By Matthew Hougan
Jim Wiandt's mostly right about ETNs. What matters is how they perform for investors.
Murray Coleman seems to be relaying worries about the motives of the product issuers. Here's the dirty little secret: All product issuers (with the exception of Vanguard) want your money. They want as much of it as they can get.
Do I wish ETNs were cheaper? Yes.
Do I wish banks would lower fees? Yes.
Do I think banks are launching ETNs because the process is cheaper, faster and more efficient than the process of launching ETFs? Yes.
Does that make them "good" or "bad" products? I don't think so.
What matters is how they perform for investors, and to that end, Jim has it right: The big issue is credit risk vs. tracking error (although please read my explanation of ETN tracking performance below, because Jim's got it wrong.).
How Real Is The Credit Risk?
I go back and forth on how important the credit risk is. The risk is tiny. But it's real.
I think anyone who held the BearLinx ETN (BSR) through the Bear Stearns (BSC) implosion was either nuts or ignorant. There was significant risk of Bear Stearns going bankrupt. You had zero upside and 100% downside for holding that note.
Then again, it all turned out OK. It usually does. Heck, even Barings Bank made good on its credit promises in the end. You'd need an unprecedented bank failure to lose out on one of these things. But crazy things do happen.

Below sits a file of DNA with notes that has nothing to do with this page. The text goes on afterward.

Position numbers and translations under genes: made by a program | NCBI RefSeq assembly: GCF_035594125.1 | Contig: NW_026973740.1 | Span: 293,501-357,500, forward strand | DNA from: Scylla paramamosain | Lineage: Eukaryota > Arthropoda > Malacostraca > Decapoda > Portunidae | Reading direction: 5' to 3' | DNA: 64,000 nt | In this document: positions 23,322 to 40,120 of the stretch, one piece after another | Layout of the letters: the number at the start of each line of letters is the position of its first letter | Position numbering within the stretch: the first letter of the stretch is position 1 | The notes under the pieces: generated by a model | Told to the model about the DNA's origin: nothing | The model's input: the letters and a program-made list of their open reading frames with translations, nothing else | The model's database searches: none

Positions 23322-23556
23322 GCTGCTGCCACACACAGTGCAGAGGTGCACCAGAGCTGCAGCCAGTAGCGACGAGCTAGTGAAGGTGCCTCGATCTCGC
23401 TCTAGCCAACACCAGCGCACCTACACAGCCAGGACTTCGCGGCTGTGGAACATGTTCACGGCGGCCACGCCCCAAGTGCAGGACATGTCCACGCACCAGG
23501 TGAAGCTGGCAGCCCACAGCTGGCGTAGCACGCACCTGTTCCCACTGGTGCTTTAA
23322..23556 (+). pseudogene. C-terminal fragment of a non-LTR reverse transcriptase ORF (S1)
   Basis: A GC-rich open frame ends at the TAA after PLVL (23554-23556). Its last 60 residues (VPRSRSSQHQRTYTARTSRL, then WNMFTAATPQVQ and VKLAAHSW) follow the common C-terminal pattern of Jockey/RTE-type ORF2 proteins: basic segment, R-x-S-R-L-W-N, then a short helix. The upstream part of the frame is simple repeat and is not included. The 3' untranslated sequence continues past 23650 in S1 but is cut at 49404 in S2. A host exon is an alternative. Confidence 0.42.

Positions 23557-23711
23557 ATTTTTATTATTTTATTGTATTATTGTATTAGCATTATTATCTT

A Point of Clarity on Tracking Error
I want to clear up one thing Jim said that is factually inaccurate. Jim listed "perfect tracking" as the No. 1 benefit of ETNs.
ETNs don't guarantee zero tracking error. ETNs guarantee that institutional investors can redeem them at full value on a daily or weekly basis. They will never trade below the value of their index over the long term.
But there's no guarantee they won't trade above their net asset value, and that is an important distinction.
The iPath MSCI India ETN (INP) traded at a huge premium to net asset value for many months last year, after the Indian government clamped down on foreign investment. Investors who bought the note when it was trading at a premium have significantly underperformed the index over the past six months as that premium has disappeared.
This is not a technical point. ETNs are focused on illiquid markets. The lesson of the India ETN is that when markets get really illiquid, funny things can happen.
Always check to see if an ETN is trading at a premium to NAV before buying.